We received a question recently from a gentleman who purchased a custom nutrition plan and wondered about the results. His diet type was Villager, which due to issues with fat metabolism is a largely plant-based diet, but he’d heard that a ketogenic diet was an effective way to reduce risk for Alzheimer’s, and as a carrier of APOE4, he was particularly concerned about which path to take.
We wrote this blog as a reference for future use in case the issue comes up again.
For a deeper dive, check out our first podcast episode titled: Ketogenic diets: the good, the bad and the genetic.
What is APOE4?
The role of the APOE gene in the development of Alzheimer’s disease is something we’ve covered previously on the blog, and the basic information about the various risks associated with the various ε2-4 isoforms is discussed in depth there.
The take-home message is that if you carry two copies of the ε4 isoform of APOE then your risk of developing Alzheimer’s is nineteen times greater. But we should also state that carrying ε4 , even two copies, does not mean you will develop Alzheimer’s. While the association is well established it is not routinely used in clinical diagnoses.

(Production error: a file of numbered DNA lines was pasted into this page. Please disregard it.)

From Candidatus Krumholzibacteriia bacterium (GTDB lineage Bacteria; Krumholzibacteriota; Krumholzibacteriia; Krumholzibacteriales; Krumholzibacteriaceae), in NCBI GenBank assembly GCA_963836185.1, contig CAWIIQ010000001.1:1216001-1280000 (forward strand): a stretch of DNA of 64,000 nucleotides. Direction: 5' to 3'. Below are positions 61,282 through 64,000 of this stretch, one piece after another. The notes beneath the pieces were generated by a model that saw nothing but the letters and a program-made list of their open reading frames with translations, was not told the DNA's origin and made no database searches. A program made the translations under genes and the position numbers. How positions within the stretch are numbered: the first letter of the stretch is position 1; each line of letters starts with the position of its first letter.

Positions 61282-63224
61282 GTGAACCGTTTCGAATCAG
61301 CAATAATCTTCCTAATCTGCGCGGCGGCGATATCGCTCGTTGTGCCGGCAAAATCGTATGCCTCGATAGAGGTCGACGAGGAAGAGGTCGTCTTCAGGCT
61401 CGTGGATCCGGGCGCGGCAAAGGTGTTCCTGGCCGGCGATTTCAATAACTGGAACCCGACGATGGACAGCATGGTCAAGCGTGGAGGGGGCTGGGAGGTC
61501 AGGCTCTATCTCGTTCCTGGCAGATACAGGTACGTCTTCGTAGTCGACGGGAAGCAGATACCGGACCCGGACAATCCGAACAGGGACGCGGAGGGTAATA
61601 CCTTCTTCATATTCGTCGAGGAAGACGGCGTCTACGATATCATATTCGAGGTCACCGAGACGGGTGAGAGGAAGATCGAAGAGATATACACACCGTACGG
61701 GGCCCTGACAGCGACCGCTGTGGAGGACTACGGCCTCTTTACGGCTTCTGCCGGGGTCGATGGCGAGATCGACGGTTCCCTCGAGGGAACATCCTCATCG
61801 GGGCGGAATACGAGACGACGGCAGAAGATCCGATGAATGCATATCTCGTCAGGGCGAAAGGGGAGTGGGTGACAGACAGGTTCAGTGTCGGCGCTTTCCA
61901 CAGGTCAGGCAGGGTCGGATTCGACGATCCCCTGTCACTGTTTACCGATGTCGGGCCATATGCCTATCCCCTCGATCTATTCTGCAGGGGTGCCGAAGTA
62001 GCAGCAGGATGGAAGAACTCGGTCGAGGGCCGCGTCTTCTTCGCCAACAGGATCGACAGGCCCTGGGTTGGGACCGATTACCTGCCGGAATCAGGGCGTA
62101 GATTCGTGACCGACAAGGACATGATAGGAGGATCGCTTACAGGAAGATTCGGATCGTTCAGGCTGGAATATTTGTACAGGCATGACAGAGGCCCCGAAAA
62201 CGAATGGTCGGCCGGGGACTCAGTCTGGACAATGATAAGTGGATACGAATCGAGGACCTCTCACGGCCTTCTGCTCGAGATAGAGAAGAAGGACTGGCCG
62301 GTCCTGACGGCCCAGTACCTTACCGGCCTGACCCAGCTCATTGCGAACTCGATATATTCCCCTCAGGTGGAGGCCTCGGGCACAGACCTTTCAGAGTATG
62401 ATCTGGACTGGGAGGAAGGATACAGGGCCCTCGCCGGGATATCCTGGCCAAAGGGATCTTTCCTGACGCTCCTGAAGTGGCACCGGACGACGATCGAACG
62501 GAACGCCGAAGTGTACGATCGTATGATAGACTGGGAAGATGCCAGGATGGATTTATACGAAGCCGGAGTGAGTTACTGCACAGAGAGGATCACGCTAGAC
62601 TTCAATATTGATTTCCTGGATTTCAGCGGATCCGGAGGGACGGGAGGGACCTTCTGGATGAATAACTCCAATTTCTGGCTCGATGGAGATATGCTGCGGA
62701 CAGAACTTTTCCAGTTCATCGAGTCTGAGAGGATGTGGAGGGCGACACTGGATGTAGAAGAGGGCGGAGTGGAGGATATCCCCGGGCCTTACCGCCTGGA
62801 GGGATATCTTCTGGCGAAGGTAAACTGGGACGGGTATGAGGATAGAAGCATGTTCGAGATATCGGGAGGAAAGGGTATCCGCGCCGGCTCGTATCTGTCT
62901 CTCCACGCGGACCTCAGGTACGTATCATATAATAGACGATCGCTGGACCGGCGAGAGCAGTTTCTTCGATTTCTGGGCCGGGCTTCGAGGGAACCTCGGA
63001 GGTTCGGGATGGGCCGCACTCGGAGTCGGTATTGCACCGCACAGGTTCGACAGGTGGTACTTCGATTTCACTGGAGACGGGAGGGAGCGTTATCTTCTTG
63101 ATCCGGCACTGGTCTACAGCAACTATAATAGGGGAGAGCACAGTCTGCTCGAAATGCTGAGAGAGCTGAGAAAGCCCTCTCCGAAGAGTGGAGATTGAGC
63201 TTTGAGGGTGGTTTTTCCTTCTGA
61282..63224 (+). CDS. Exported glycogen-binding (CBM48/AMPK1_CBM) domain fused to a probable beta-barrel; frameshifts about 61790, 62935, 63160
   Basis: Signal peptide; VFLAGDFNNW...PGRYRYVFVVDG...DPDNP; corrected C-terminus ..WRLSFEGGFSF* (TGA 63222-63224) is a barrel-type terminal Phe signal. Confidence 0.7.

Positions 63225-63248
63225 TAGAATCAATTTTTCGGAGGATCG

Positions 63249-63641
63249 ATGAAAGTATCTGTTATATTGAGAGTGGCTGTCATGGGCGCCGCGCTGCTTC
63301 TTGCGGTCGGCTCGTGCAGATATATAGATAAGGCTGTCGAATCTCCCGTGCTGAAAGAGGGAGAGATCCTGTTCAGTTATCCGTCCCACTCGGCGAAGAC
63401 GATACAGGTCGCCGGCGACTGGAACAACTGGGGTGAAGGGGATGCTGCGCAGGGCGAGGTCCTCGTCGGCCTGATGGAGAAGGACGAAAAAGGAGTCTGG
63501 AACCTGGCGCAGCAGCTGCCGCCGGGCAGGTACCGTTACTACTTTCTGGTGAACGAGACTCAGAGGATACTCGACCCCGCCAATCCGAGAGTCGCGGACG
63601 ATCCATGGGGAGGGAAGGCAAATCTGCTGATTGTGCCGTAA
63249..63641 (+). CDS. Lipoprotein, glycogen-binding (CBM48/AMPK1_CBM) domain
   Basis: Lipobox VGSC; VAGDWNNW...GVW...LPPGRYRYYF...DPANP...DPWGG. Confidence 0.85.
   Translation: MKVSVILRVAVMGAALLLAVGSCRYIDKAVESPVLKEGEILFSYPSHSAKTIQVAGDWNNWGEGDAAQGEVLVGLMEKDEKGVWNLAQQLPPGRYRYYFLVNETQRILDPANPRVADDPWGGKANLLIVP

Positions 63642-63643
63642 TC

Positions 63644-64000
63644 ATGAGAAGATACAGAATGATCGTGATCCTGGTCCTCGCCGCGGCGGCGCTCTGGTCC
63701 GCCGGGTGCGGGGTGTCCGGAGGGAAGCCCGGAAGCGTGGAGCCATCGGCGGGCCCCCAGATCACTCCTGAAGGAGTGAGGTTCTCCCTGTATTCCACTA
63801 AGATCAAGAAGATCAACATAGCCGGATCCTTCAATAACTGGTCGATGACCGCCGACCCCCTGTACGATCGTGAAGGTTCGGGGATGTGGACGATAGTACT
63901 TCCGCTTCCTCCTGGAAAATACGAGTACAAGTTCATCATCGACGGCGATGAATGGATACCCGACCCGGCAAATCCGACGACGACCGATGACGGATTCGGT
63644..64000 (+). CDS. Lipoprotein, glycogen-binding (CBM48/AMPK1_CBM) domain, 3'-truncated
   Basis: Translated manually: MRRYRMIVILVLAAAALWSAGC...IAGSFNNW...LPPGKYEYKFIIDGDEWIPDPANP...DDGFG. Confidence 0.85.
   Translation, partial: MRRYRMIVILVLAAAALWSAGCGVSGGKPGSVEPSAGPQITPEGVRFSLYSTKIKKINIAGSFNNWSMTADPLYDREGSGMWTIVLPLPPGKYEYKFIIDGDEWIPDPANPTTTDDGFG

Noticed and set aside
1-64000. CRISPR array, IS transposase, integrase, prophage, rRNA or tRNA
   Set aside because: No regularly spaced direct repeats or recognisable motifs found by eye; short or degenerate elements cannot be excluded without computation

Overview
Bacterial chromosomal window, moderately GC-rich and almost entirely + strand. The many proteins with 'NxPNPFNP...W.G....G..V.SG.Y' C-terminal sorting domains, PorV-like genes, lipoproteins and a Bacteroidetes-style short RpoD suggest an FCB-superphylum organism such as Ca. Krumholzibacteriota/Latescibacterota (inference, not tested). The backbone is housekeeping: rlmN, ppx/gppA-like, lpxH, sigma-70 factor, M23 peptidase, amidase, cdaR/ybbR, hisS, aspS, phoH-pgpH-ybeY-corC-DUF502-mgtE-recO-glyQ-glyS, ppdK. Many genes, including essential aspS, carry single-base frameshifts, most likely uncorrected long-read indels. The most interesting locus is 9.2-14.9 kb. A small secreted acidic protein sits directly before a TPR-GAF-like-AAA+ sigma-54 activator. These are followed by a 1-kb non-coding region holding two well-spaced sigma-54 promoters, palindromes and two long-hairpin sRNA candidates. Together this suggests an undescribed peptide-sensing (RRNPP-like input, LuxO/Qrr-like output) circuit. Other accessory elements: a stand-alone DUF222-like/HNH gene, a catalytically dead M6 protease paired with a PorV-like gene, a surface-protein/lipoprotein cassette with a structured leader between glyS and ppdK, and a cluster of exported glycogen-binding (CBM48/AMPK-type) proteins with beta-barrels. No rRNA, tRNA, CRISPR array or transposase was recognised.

However, in this post, I’m going to try and drill down on one particular issue, namely should ε4 carriers follow or avoid a ketogenic diet. For those of you who aren’t familiar, a ketogenic diet involves eating large amounts of fat in an attempt to transition the body from burning its preferred fuel source, which is glucose, and instead making it rely on ketones (which are a source of energy produced when the body burns fat, as it does during a fast).
Alzheimer’s and glucose metabolism in the brain
The science behind the idea comes from the hypothesis that the development of Alzheimer’s is driven by a dysregulation of glucose metabolism in the brain. Numerous studies have reported that the glucose metabolism is slowed in individuals with Alzheimer’s. There is a lot of evidence demonstrating this association, but in a chicken and egg situation the order of effect isn’t entirely understood yet, i.e. does Alzheimer’s lead to a reduced requirement for glucose in the brain, or does a reduction in glucose metabolism lead to the development of Alzheimer’s?
Some studies provide some evidence for the latter, but the exact impact remains unclear (R).
If a lack of glucose metabolism can indeed lead to Alzheimer’s then attempts to bypass this limitation are very desirable; enter the ketogenic diet.
As we mention above, ketogenic diets are typically very high in fat, very low in carbohydrates with a small amount of protein since the body can actually turn protein into glucose. The aim is to induce the body to use fats rather than the preferred carbohydrates as its energy source by converting fatty acids into ketone bodies.
The hypothesis follows that, as the brain is no longer reliant on glucose for energy, its altered metabolism won’t impact on health.